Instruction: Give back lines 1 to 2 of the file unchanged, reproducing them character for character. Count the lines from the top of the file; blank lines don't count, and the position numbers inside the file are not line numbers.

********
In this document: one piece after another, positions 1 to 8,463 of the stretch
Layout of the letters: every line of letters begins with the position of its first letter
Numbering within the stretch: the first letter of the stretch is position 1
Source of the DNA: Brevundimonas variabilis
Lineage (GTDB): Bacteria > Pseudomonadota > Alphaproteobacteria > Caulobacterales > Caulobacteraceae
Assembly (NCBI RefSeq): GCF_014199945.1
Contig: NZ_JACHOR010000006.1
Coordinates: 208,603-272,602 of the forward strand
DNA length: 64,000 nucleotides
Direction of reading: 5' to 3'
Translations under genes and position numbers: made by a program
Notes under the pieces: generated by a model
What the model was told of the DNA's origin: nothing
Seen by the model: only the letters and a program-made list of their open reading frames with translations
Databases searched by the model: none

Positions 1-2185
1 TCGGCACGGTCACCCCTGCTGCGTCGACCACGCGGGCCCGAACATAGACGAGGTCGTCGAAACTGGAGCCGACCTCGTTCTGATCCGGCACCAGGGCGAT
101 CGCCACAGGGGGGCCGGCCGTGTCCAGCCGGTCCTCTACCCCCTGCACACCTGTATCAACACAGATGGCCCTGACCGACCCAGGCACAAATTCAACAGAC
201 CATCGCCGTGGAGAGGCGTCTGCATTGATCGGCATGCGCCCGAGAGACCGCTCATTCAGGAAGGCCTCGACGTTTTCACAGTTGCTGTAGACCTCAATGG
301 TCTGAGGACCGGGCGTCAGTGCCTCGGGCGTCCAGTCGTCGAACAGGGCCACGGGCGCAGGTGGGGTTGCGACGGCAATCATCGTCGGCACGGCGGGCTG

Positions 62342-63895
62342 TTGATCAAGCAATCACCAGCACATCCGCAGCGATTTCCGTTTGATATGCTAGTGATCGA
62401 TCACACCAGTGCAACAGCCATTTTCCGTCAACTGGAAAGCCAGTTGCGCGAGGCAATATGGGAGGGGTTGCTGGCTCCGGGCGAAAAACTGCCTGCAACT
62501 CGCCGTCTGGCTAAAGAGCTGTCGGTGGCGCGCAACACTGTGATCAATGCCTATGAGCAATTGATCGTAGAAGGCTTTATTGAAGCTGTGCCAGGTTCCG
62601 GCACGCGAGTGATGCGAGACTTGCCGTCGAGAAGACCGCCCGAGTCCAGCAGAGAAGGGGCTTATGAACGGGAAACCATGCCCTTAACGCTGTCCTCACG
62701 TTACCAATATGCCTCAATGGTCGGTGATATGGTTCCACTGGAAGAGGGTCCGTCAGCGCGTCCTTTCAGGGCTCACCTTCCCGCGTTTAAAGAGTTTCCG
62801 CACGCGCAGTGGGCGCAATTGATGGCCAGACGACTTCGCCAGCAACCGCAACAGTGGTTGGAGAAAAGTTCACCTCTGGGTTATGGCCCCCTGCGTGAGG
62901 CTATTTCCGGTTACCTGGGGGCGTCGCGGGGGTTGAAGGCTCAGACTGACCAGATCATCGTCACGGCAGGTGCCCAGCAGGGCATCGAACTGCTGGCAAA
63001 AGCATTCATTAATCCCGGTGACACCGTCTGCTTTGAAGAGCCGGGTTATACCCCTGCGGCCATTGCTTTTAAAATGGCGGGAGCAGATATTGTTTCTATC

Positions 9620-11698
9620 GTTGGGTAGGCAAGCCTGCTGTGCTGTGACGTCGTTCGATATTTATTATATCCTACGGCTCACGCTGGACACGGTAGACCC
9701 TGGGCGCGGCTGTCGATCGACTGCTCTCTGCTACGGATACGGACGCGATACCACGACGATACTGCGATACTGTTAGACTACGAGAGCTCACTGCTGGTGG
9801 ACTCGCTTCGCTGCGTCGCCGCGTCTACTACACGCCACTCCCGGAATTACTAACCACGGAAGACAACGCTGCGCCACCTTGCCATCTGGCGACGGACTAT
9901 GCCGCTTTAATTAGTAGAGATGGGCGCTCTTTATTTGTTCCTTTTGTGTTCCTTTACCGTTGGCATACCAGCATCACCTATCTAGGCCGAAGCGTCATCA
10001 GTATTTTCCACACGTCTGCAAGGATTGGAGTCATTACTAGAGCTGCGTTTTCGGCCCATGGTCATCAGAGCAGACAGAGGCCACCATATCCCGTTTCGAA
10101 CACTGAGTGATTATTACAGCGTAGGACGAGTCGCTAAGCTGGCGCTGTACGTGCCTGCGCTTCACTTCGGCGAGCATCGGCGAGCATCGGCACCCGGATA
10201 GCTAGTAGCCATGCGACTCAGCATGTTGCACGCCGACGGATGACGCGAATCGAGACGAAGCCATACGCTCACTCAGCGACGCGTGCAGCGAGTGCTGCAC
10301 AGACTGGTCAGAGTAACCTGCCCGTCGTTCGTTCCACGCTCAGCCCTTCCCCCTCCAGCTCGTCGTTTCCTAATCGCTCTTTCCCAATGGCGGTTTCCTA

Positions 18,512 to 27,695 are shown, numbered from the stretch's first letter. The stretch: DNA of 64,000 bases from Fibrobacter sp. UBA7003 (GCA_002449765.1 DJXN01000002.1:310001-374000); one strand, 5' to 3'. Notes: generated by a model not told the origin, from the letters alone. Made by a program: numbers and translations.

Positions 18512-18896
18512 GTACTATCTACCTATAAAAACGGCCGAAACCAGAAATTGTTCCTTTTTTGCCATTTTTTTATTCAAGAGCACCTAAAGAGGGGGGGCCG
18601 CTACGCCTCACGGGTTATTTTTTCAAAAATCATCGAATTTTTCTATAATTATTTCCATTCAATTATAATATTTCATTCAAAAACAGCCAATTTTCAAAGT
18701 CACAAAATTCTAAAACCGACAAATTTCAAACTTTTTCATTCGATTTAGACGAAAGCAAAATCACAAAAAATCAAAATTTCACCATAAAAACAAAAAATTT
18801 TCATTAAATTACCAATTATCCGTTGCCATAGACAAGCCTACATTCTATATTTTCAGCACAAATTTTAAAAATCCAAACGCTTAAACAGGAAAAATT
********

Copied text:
In this document: one piece after another, positions 1 to 8,463 of the stretch
Layout of the letters: every line of letters begins with the position of its first letter